Out of all my years as an openly queer woman, could you believe that I had never been to a single pride?
Not like I could have gone to the ones back home- I was either too busy with school, had no one to go with, or didn’t think that my parents would be supportive of me attending at the time.
Earlier this month I went with a group of friends to Fort Lauderdale’s pride festival and arguably had one of the best times of my life.
We spent about an hour trying to round everyone in the carpool up; not everyone in the infamous group chat (named by yours truly) “How Many Gays Can Fit in 1 Car”, lived on-campus, which meant waiting around to meet up with everyone.
Once we finally got a hold of everyone and piled into one car, we were off on the hour-long voyage to Fort Lauderdale, where we all swapped our coming out stories and hardships we faced as a result of being openly LGBTQ+. I learned so much from everyone in that carpool- that I was relatively lucky to have experienced my coming out journey in the way that I had in comparison to those of my new friends.
Once we reached Fort Lauderdale, we thought the battle was over when in reality, it had just begun.
Finding parking along the shuttle route wasn’t as much of a nightmare as trying to find the hourly shuttle to pride was. We spent a little over an hour trying to track down the damn thing, running in and out of a shopping mall until we ultimately had to call a Lyft to the festival. Luckily, getting out of pride and finding the shuttle on the way back was easier than it was getting in.
In more relevant news, pride was amazing. Other than having to break my vegetarianism for an overpriced hot dog or else I would starve, it was a relatively good experience. It was like going to a gay club, but on a much larger scale and on the beach too.
I had a really great time alternating between the two dance floors (think a big, gay rave of sorts), and chatting with local LGBTQ+ friendly vendors. And yes, I bought my first body-sized pride flag. Seriously, that piece of rainbow fabric is bigger than me, even though I’m a tiny person!
We really spent most of our time dancing to music that had more bass than anything else, trying to avoid accidentally making physical contact with sweaty, often shirtless older gay men, because physical contact is already uncomfortable enough, but add a sweaty old guy into the mix and- disaster.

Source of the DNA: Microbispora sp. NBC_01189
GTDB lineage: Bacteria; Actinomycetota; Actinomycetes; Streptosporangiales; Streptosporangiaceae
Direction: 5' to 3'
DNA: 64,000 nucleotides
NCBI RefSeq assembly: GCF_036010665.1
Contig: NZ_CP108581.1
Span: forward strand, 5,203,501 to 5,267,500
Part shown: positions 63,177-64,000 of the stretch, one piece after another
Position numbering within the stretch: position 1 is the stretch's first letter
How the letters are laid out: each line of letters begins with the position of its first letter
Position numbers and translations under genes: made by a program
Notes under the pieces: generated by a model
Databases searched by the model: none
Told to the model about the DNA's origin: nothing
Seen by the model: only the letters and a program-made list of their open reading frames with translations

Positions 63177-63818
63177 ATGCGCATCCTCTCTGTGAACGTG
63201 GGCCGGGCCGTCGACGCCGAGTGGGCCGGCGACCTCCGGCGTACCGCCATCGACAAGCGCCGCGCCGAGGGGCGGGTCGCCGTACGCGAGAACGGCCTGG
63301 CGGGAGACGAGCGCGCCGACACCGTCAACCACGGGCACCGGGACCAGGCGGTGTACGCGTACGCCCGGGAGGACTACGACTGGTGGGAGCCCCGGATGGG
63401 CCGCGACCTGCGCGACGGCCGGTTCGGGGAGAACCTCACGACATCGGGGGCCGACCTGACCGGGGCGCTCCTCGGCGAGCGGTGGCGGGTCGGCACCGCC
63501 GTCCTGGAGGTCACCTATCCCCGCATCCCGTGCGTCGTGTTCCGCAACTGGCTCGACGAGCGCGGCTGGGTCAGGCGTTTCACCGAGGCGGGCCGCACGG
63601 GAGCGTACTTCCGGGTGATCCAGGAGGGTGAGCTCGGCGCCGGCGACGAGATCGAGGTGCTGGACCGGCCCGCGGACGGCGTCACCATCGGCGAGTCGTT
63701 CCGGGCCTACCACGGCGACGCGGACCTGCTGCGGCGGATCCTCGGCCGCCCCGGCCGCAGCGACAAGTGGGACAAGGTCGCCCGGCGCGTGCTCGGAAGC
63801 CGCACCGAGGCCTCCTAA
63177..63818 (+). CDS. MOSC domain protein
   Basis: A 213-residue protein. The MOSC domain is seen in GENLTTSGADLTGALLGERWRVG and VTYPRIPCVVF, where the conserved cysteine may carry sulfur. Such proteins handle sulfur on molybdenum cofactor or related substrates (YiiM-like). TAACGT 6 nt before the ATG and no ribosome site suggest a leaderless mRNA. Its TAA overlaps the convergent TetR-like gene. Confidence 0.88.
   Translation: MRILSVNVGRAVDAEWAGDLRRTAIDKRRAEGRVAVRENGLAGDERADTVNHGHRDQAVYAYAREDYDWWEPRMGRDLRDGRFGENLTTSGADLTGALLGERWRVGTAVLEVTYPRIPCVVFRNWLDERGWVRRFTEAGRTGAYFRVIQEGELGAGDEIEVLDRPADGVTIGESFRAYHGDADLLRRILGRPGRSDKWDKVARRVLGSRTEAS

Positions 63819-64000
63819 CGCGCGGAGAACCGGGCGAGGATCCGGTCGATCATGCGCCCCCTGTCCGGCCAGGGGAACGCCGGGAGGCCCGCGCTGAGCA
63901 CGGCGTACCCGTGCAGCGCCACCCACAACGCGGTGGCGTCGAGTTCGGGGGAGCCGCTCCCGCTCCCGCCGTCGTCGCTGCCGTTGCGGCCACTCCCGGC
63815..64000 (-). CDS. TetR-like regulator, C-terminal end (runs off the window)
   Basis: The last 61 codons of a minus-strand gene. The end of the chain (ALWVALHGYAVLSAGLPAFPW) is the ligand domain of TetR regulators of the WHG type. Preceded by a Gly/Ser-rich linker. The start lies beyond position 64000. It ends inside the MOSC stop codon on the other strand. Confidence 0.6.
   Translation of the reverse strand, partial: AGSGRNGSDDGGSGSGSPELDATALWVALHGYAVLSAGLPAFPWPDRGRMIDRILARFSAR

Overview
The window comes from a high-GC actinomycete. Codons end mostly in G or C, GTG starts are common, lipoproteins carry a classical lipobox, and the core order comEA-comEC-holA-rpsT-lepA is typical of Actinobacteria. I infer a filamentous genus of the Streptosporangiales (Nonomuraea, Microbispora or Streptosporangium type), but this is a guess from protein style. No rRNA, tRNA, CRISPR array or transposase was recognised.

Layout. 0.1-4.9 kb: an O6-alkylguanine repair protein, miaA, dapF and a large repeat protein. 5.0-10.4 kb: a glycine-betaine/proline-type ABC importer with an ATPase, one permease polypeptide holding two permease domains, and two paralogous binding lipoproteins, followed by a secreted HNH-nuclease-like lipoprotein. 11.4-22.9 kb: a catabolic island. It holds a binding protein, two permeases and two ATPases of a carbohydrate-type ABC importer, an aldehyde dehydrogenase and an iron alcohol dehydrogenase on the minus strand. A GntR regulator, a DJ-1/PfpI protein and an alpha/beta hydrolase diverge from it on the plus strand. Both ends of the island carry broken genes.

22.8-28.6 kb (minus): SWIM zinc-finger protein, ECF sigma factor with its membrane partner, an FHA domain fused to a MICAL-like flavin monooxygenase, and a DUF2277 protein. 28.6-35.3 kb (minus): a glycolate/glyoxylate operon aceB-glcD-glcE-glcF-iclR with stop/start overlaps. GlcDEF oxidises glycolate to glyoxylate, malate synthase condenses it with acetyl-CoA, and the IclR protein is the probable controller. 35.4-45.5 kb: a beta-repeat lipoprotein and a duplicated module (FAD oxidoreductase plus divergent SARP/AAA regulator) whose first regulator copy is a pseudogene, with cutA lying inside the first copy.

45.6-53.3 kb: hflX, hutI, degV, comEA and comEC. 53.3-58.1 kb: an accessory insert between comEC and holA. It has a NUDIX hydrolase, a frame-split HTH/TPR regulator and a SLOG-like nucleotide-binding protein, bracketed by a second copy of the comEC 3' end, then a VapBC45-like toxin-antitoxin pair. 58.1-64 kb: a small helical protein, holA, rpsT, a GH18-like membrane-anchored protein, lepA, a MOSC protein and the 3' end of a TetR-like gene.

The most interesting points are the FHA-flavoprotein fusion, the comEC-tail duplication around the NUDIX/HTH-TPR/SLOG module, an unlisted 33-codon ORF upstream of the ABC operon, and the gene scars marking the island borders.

Once we gotten tired of sweating like crazy and being confined to small spaces because of the large crowds of people on the dance floors, we gravitated towards the beach, continuing to dance there in hopes of having more space and just cooling down as the wind blew into the night.
It was nice to just have a space where everyone knew that you were queer, but didn’t make the biggest deal out of it. You were just there to dance, eat shitty food, buy some gay swag and have a good time. It was the perfect atmosphere for a relatively new gay such as myself to be introduced into the world of pride festivals, but this experience has not prepared me enough for the craziness that is Miami Pride.
After hearing so many scarring stories about what goes down during Miami Pride, I feel like maybe after going to a few more festivals similar to the one in Fort Lauderdale and then I might feel slightly more prepared for that craziness. However, I’m very glad that I made time to meet people and carpool with a bunch of strangers (minus my friend who drove us there) and bond over the one thing that we all for sure had in common- how outspokenly queer we all were.